The tech revolution has come to the roof of the world

Nepal is home to some notoriously horrible infrastructure — roads are potholed, or completely unpaved, wired internet connections are rare and slow and daily power outages are still frustratingly common, even in the center of Kathmandu. Add that to outbursts of civil unrest, an average take-home salary of around $730 a year and an illiteracy rate of 37 percent and you'd be forgiven if you thought the tech revolution had skipped this part of the world. 

In reality, Nepal's tech-savvy youth are working through the country's unique difficulties with the sort of elbow-grease tenacity that Silicon Valley long ago replaced with big egos and high salaries. We were lucky enough to meet with some of these eager young founders and hear a bit about what they're building. Here's what's going on in the tech scene on the roof of the world. 

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KTM Couriers

Kathmandu Valley is a sprawling mass of concrete that's home to over 6 million people. And, like you might suspect, delivery logistics are a major headache for e-commerce companies. When roads are paved, they're so potholed and traffic-clogged that walking is often faster. If the weather takes a turn for the worse or a political rally shuts down a main road, the whole thing grinds to a halt. Suffice to say, getting a package from a warehouse to its destination is a major feat.

The founders of KTM Couriers came up with a simple solution — the bicycle. Using the humble two-wheeled steed paired with a modern, online dispatch system, the company is able to get anything to just about anywhere in the city in speeds befitting Amazon Prime. Big package? No problem. The company's fleet of cargo bicycles is able to wind its way through the worst traffic in the worst weather. To speed things up even further, the company is investing in specially designed mopeds for destinations further afield. They are also developing an app that will allow customers to follow their orders in realtime, and give drivers better routing information.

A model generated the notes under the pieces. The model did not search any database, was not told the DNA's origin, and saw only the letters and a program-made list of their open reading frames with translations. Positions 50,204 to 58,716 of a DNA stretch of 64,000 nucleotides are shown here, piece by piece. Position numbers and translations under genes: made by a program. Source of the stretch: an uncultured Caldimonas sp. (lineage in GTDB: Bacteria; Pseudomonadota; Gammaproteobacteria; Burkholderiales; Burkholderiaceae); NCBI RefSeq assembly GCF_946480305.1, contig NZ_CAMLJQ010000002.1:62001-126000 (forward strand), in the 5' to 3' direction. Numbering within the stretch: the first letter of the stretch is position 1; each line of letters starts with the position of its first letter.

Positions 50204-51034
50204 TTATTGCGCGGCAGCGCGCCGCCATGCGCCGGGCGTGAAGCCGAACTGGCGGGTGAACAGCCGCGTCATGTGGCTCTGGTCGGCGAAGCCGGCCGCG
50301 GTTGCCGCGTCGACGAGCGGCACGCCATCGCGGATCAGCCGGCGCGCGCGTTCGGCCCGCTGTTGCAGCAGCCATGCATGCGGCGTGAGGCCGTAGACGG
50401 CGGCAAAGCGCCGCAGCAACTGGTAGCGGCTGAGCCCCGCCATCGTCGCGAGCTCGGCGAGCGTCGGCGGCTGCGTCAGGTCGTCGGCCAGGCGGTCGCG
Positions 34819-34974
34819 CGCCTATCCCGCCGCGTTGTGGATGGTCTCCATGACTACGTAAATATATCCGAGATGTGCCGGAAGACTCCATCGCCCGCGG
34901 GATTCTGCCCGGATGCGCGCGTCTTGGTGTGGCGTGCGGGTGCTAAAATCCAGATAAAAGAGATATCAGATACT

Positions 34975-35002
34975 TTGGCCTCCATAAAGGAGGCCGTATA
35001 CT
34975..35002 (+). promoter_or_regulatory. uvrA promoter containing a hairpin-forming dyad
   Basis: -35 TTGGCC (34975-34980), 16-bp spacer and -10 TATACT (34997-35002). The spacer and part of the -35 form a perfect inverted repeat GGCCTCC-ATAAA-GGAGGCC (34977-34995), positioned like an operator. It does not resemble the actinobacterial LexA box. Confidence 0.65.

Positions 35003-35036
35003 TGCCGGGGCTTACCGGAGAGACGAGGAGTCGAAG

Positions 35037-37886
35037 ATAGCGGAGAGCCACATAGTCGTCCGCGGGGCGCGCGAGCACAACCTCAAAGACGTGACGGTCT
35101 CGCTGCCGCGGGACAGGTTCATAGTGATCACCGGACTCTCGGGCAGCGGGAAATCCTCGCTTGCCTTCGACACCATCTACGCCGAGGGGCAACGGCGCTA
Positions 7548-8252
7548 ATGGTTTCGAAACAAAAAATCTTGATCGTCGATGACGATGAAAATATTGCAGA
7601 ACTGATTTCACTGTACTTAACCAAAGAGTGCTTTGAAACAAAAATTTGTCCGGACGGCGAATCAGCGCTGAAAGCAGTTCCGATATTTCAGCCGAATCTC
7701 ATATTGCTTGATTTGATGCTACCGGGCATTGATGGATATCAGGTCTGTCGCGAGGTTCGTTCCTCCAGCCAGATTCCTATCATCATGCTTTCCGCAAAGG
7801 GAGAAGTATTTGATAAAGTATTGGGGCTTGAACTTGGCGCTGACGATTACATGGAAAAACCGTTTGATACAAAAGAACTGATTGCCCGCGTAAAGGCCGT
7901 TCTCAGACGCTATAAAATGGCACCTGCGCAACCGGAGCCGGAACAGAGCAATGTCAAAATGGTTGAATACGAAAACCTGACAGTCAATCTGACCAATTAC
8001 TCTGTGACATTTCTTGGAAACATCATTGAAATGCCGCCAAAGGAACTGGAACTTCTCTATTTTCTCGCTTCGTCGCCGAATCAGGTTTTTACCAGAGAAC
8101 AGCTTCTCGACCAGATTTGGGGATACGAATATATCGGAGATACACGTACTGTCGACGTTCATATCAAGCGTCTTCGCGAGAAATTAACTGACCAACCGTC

Neither snow nor rain nor heat nor horrible, traffic-clogged and protest-blockaded roads will stops these couriers. 

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Semantic Creation

Nepal is beautiful, but it's a pain in the butt to get to — unless you visit virtually. Semantic Creation is Nepal's first virtual reality company. The company specializes in creating documentary-style virtual reality experiences of popular places around the country. If you want to check out Annapurna Base Camp without the head-splitting altitude sickness, you can now do so from the comfort of any couch in the world. Want to see what the inside of a Nepalese kitchen looks like while they're making the country's famous Momos? Now you can. 

The company was founded by a couple of college kids following the 2015 earthquake that destroyed much of Kathmandu. The founders were upset that the international news focused on the death and destruction wrought by the quake without balancing the story with the reality of the rest of the country - filled with beautiful and tourist-friendly destinations. They soon found that companies, especially in the tourism industry, wanted to have virtual reality experiences made about their properties and the rest is history. 

If you're into a bit of armchair travel, you can sit back and see a good portion of the country here

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HoneyGuide Apps

Wired internet connections are horrendous in Nepal, but 3G is everywhere. And we mean everywhere. One of Nepal's largest telecommunications companies has even offered 3G on top of Mount Everest since 2010. HoneyGuide Apps is taking full advantage of that, offering users an app-based guide to popular locations around the country. Whether you're hiking to Annapurna Base Camp or on your way to Everest itself, you can leave that heavy guidebook at home. The service will even work without an internet connection, so if you find yourself deep in a valley or if you forgot to top-up, you can still use maps and see train descriptions offline.

Just don't forget to bring a solar charger. 

Images via companies featured. 

AsiaAnthony Soddnepal, kathmandu